Gall forming insects
Scars on stems, twigs, bark and fruit. Fruit is
sometimes infested with larvae
Insects laying their eggs in or on the plants.
The symptoms of
diseases are often
similar to nutrient
deficiencies and can
easily be confused.
It is important to
note that the
following are
rough guidelines.
2.4.2 Ways to identify disease damage
Wilting, root rots and stunting
Clogging of water-conducting cells of the plant
Blotching, scab, black spots on leaves
Destruction of the chlorophyll in the leaves
Unusual growths on flowers, twigs and roots
Gall forming bacteria that disrupt normal
cellular organization
Flower and seed rots
Fire blight and bacterial rots
Wilting, dwarfing and off-coloured foliage, usually
patchy in appearance, leaves become distorted
Viral diseases carried from one plant to another
by aphids and other sap sucking insects
Soft rotting of fruit, foul smelling.
Bacterial soft rots; usually in a wet environment
Pests and diseases can be helpful in a way too. When these are spotted in the garden, they are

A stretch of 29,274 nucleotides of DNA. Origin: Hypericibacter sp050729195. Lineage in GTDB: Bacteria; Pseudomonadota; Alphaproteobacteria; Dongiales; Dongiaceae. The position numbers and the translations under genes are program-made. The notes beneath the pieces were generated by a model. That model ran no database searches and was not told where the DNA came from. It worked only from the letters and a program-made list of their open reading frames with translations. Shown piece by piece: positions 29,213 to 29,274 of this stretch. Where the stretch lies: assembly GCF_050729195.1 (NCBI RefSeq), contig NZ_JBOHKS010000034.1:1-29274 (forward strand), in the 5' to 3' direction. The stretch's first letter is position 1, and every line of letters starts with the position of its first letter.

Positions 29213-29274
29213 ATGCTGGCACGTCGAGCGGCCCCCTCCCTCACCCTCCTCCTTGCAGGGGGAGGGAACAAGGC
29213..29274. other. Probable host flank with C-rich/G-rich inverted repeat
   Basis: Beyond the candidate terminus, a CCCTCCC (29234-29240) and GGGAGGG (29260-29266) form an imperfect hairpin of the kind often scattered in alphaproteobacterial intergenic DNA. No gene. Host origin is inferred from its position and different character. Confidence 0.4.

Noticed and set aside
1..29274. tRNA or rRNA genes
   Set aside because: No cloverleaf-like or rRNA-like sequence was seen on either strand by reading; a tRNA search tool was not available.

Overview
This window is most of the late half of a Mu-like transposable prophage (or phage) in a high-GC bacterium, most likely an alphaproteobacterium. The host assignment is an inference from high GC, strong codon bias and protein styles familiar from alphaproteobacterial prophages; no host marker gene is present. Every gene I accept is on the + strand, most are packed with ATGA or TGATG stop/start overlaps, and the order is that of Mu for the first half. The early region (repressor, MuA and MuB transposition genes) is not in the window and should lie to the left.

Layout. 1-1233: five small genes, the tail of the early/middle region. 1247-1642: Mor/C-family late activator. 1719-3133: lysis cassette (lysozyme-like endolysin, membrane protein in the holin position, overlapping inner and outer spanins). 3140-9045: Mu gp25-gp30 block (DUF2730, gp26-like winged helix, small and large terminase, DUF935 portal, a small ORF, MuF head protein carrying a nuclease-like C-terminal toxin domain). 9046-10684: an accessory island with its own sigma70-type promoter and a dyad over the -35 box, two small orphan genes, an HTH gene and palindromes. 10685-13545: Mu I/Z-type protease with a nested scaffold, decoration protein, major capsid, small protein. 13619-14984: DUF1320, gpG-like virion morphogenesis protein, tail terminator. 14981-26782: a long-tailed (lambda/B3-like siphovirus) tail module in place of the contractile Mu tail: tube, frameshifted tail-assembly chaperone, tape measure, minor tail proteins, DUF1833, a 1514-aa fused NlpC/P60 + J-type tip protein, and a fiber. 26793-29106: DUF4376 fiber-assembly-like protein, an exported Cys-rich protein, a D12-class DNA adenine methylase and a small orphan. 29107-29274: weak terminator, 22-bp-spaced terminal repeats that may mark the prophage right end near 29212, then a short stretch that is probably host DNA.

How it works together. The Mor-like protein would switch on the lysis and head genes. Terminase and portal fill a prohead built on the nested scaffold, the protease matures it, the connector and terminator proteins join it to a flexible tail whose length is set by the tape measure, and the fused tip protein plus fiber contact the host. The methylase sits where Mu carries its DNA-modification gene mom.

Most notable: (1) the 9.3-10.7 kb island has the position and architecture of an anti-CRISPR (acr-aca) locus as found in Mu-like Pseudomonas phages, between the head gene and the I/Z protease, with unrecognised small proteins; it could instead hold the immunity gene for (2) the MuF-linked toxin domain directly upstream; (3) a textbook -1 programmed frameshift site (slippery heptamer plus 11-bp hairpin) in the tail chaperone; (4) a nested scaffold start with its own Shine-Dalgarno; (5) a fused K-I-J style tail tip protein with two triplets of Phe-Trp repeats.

indicators that something is wrong. In order to fix the problem, you need to know what the indicator is
telling you. By just killing off the pests and diseases with chemicals, you will never fix the problem. The
solution would be to make the plant and its environment healthy enough to fix itself. Healthy plants
have a natural resistance against pests and diseases.
Weeds can also be used as bio indicators. They can tell us a lot about the soil
they are growing in. Weeds with very strong taproots indicate soil compaction.
The weeds grow there to break up the soil and improve the soil structure. Ferns
and Oxalis indicate acidic soils, while nutgrass and sedges indicate that there is
not enough air in the soil, because of compaction or water logging. Amaranthus